And when he has made an end of atoning for the Holy Place and the tent of meeting and the altar, he shall present the live goat. And Aaron shall lay both his hands on the head of the live goat, and confess over it all the iniquities of the people of Israel, and all their transgressions, all their sins. And he shall put them on the head of the goat and send it away into the wilderness by the hand of a man who is in readiness. The goat shall bear all their iniquities on itself to a remote area, and he shall let the goat go free in the wilderness.’”

And then, much more briefly, 2 Corinthians chapter 5, reading from verse 16:

From now on, therefore, we regard no one according to the flesh. Even though we once regarded Christ according to the flesh, we regard him thus no longer. Therefore, if anyone is in Christ, new creation. The old has passed away; behold, the new has come. All this is from God, who through Christ reconciled us to himself and gave us the ministry of reconciliation; that is, in Christ God was reconciling the world to himself, not counting their trespasses against them, and entrusting to us the message of reconciliation.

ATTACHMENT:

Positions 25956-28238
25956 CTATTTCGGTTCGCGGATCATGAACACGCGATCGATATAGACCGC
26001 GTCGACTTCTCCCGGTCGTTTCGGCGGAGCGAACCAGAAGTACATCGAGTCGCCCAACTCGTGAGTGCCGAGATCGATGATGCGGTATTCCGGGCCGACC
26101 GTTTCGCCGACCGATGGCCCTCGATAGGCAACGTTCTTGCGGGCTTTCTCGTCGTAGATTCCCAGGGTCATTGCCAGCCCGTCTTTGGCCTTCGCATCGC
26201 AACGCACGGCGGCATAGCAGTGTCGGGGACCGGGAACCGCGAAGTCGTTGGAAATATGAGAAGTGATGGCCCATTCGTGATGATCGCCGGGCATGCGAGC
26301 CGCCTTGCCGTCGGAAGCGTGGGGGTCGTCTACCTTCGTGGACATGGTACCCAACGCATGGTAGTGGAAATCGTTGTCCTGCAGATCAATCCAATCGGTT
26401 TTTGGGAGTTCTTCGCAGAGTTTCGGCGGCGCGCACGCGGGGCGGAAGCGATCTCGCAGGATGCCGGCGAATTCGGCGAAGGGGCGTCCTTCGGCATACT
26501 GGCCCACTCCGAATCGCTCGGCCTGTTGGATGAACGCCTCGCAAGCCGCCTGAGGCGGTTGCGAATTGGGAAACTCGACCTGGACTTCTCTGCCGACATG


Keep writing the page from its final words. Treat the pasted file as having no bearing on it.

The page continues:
Therefore, we are ambassadors for Christ, God making his appeal through us. We implore you on behalf of Christ, be reconciled to God. For our sake he made him to be sin who knew no sin, so that in him we might become the righteousness of God.”

I’ve been asked, in this session, to focus on the substitutionary atonement of our Lord and Savior Jesus Christ and the importance of upholding the doctrine of double imputation — the imputation of our sin to God’s sinless Son, and the imputation of His perfect righteousness, the very righteousness of God, to us who believe. And with that in mind, please consider with me these magisterial and ultimately inexplicable words that we find in verse 21 of 2 Corinthians 5: “For our sake he” — that is, the Father — “made him to be sin who knew no sin, so that in him we might become the righteousness of God.”

I’d like to ask four questions of this 21st verse. Number one: why does Paul mention Jesus’ sinlessness? Number two: how could God justly make His sinless Son to be sin for us? Number three: why did God make His sinless Son to be sin for us? And finally: how do we get into Christ that we might thereby “become the righteousness of God”?